A teenage girl named Teresa (or perhaps Theresa) had to leave her friends when her family moved to Georgetown, Kentucky. She not only exchanged letters with the friends back home, but audio tapes, too. 40 or more years later, one of those tapes ended up in a batch I bought somewhere.
It sounds like maybe this was the second of at least two tapes, based on the way that side one seems to be picking up in the middle of a story. But as side one of this three inch reel of tape begins, Teresa talks about her recent college visit to Kentucky Wesleyan college, where she and her friends were housed with a population she was clearly not comfortable with. She shares a bit about a boring dance she went to, while there, and the walk back to the dorm when she and friends decided to leave early. Then she speaks about a more recent dance, near her home, where she danced with the lead singer of the locally popular band "The Exiles" - by the way, this is the same group that evolved into "Exile" of "Kiss You All Over" and 1980's country music fame. Both the slipping sound of the tape at the start and the dropping out of the sound at about the five minute point are on the original tape.
A month later, still not having finished or sent the tape, Teresa returns to it, and recaps some of the same stories, especially the one about dancing with the leader of The Exiles, while going on to discuss other aspects of life in Kentucky, including how much she hates it (which, to me, was not evident in her tone up to that point). She's starting to tell of another party when someone tells her that she's just received a letter from the very friend she's talking to. After reading the letter, it's clear something interesting has been shared, but we'll never find out what it was, as she offers a quick "Bye" as she sees the tape running out.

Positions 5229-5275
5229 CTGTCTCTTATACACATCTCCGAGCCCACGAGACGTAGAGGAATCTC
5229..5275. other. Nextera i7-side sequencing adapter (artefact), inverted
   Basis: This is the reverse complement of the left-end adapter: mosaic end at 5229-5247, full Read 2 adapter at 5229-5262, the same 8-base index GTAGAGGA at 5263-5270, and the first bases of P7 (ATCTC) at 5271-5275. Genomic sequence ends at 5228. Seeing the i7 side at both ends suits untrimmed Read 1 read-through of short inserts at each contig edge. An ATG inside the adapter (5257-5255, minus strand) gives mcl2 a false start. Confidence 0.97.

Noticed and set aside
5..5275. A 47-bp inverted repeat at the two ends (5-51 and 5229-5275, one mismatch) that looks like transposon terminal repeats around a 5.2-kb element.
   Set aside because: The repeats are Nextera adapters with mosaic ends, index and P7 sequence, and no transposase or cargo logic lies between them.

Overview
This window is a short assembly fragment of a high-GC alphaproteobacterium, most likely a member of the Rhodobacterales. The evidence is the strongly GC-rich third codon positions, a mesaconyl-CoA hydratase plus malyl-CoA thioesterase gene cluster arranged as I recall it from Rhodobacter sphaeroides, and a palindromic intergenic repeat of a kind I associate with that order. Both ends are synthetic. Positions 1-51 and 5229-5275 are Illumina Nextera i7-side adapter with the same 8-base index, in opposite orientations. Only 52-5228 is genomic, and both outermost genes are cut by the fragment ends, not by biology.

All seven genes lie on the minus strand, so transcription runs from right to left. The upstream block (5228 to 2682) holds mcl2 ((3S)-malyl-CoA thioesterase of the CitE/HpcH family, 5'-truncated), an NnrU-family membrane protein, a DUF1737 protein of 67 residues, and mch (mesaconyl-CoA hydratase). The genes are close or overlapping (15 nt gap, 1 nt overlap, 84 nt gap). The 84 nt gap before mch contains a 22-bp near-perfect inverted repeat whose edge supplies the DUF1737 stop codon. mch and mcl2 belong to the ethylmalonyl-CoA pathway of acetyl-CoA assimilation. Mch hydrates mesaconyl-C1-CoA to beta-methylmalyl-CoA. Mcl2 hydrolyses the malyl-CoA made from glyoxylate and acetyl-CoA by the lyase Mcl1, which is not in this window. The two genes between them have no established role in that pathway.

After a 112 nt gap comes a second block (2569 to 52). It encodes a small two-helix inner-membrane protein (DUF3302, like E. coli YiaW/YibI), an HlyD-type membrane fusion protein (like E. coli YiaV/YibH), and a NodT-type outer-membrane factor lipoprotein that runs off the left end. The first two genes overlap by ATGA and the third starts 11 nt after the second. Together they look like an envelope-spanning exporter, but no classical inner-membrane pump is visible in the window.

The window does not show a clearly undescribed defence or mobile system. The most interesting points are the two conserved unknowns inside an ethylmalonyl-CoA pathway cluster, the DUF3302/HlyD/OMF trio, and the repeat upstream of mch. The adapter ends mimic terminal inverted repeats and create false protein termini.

And now, here are a few very unusual odds and ends that I've compiled, none of which would be significant enough to offer up in a post, in and of themselves. First, I found this interesting bit of scat singing in the middle of what was otherwise about 20 minutes of trombone practice, which the scat singer erased with this performance. It's sort of low key at first, but becomes more excitable as it goes on. I've left the tromboning for about ten seconds at either end of this tape:
Next, a parody someone threw together circa 1979, when NBC was promoting its new fall shows with the "NBC - Proud as a Peacock" theme. In 59 seconds, the song manages to take a lot of meanspirited shots at Fred Silverman and his navagation of NBC into last place among the three networks. This was the only thing on an 1800 foot reel of tape, one which was simply labeled "Loud as a Peacock" on the side of the box. I guess this is well known in certain circles, but I was unfamiliar with it, and I'm guessing that's true of many others, too, so here it is.
Finally, here's something momentary, silly and weird. I guess I was mostly taken by this because it was nearly the only thing on this reel of tape, and was about half way through the second side (nowhere near anything else on the tape). So whoever this is had to run the tape halfway through the reel in order to record for 13 seconds.